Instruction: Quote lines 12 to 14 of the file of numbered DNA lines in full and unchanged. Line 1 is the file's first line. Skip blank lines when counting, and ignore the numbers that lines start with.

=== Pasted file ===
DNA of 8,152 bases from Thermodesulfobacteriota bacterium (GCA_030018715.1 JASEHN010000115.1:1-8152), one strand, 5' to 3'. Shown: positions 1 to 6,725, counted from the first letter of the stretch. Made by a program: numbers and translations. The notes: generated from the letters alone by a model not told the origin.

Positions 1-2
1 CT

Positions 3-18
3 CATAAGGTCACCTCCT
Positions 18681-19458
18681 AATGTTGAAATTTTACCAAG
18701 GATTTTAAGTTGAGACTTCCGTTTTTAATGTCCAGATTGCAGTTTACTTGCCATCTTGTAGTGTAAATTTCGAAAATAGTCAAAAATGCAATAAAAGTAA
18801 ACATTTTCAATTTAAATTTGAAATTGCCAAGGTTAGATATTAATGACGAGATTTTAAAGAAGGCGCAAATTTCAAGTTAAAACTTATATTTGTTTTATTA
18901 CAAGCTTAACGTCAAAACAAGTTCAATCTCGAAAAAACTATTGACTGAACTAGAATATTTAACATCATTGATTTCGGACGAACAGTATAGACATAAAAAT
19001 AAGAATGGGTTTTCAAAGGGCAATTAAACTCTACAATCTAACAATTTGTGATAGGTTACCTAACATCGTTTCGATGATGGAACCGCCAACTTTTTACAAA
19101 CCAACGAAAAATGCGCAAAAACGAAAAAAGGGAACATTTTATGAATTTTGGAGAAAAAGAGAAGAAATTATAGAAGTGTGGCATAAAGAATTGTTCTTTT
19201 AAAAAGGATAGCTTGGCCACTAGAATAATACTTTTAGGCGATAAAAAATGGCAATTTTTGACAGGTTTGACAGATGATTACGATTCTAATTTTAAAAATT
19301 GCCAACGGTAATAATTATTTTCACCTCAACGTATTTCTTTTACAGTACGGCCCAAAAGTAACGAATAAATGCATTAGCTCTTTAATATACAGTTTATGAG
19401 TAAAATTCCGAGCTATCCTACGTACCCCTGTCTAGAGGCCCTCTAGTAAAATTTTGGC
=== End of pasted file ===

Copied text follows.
19101 CCAACGAAAAATGCGCAAAAACGAAAAAAGGGAACATTTTATGAATTTTGGAGAAAAAGAGAAGAAATTATAGAAGTGTGGCATAAAGAATTGTTCTTTT
19201 AAAAAGGATAGCTTGGCCACTAGAATAATACTTTTAGGCGATAAAAAATGGCAATTTTTGACAGGTTTGACAGATGATTACGATTCTAATTTTAAAAATT
19301 GCCAACGGTAATAATTATTTTCACCTCAACGTATTTCTTTTACAGTACGGCCCAAAAGTAACGAATAAATGCATTAGCTCTTTAATATACAGTTTATGAG